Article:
Hatchery fish get survival training

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Hatchery fish get survival training
 
12:20   04  October  01

James Randerson, New Scientist (UK)
 
Fish raised in hatcheries need to go on training courses to help them cope with life in the wild. This tactic could make a big difference to the survival rates for the fish, which often succumb to predators they do not recognise.

Many countries - in particular the US, Norway and Japan - breed fish and release them into the rivers and oceans to boost stocks for anglers and trawlers, or help re-establish endangered species. But there is a problem: many of the fish don't make it.

Studies suggest that around five billion hatchery-reared salmon are released worldwide each year, but less than five per cent survive to adulthood. Hatchery fish do worse than wild fish because they have not learned the tricks of the trade, such as recognising the predators that will eat them. "Hatchery-reared fish are much more vulnerable than wild fish," says Culum Brown of the University of Edinburgh.

To explore possible solutions, Brown and Kevin Laland of Cambridge University have gathered reports on fish behaviour. They say the key to improving survival is for fish to copy their shoal mates. "Training gives them at least some hope when they get out there," says Brown.


Escape reaction


Fish are great candidates for group training because many species learn from watching the reactions of shoal mates, Brown says. He points out that rainbow trout, for example, can learn the identity of a predator simply by watching another fish's escape reaction.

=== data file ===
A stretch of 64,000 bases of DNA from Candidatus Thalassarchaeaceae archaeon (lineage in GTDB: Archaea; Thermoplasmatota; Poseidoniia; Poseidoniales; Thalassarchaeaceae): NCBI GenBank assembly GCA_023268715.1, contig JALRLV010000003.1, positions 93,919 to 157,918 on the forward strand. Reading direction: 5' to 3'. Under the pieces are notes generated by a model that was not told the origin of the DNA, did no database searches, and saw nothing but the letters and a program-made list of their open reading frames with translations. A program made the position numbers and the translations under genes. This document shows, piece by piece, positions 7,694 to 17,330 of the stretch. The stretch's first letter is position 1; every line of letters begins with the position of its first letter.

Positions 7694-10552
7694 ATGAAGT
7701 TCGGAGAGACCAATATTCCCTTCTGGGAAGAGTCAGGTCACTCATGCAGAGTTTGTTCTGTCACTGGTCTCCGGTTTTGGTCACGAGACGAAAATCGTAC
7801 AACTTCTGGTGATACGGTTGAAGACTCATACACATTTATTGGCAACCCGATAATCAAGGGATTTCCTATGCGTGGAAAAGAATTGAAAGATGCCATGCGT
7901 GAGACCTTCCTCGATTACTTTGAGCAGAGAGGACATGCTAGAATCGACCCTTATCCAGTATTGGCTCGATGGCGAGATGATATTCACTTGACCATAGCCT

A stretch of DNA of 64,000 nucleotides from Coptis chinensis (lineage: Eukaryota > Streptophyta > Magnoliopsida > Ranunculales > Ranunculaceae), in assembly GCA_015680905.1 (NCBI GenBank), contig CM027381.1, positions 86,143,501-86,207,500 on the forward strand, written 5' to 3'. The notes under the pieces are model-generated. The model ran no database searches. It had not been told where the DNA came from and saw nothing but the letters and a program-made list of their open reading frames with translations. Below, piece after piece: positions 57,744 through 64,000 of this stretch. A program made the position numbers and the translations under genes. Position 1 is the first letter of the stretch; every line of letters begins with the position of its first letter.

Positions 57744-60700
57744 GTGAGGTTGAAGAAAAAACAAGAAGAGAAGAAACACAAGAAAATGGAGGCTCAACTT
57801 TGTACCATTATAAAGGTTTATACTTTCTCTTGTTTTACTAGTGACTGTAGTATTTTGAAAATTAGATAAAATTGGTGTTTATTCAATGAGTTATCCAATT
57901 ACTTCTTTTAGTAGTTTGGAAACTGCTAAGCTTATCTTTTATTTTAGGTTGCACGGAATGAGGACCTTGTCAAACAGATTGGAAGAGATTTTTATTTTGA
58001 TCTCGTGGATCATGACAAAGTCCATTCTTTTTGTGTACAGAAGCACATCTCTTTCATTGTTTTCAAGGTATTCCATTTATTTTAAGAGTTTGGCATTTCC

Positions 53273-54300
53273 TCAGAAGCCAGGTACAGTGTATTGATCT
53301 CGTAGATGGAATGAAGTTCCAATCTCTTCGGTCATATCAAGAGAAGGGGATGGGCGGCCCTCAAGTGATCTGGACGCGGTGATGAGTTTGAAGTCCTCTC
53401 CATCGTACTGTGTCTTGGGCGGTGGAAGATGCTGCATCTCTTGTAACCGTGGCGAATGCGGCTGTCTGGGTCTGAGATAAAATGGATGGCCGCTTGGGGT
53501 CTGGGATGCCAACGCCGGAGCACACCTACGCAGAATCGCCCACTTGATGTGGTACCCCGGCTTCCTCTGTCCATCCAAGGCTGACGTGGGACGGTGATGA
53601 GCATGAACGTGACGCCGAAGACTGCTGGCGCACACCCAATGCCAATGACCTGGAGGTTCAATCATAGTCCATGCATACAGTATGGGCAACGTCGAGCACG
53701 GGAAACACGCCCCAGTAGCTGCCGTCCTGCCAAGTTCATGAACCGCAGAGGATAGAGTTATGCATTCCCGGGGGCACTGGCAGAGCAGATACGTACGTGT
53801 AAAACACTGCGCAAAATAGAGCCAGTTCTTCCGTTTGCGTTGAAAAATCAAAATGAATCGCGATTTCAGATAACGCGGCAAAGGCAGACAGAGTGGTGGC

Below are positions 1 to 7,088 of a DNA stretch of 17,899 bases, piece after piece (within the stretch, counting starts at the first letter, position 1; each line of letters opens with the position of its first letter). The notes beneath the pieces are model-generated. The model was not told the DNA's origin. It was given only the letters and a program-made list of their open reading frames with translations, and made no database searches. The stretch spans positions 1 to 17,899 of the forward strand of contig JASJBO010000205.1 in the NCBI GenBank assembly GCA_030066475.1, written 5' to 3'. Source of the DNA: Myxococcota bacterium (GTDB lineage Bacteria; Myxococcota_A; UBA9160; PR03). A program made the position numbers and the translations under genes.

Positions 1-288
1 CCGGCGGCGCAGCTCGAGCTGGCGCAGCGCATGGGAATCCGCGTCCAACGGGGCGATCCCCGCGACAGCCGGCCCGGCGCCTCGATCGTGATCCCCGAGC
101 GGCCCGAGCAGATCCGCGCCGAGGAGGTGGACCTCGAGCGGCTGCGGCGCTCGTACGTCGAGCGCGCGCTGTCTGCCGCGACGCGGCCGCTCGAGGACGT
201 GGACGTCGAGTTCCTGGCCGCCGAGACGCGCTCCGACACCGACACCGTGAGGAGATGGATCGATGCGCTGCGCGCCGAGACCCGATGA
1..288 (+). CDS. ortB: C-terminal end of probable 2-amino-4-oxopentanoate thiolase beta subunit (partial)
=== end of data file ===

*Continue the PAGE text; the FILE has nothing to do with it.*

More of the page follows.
One tactic for training, he suggests, would be to put clued-up demonstrator fish into a naive shoal and place a predator behind a transparent and porous screen. The inexperienced fish would see the escape responses of their tutors and should learn to associate the sight and smell of the predator with danger. A more drastic way would be to show a "video nasty" of the predator devouring sacrificial fish.

Brown also highlights a more benign alternative suggested by Sampsa Vilhunen of the University of Helsinki, Finland. He fed predator fish on Arctic charr before moving them to a new tank. Simply bathing naive Arctic charr in this water was enough for them to learn to avoid the predator.


Smell of fear


The results suggest that the naive fish associate the smell of faeces derived from eaten Arctic charr with danger, Vilhunen says: "They seem to have an innate ability to avoid these odours."

Markko Pursinen of Saimaa Fisheries Research and Aquaculture, Finland, which sponsors research in this area, says that until now, the main tactic for improving survival has been to feed up hatchery fish. This at least stops the smaller predators trying to eat them, he says.

Pursinen believes that sending the fish on training courses instead could save money because they could leave the hatchery leaner and earlier. "Maybe we don't want to give them the easy living for too long," he says.

Journal reference: Journal of Fish Biology (vol 59, p 471)

 
12:20   04  October  01
 

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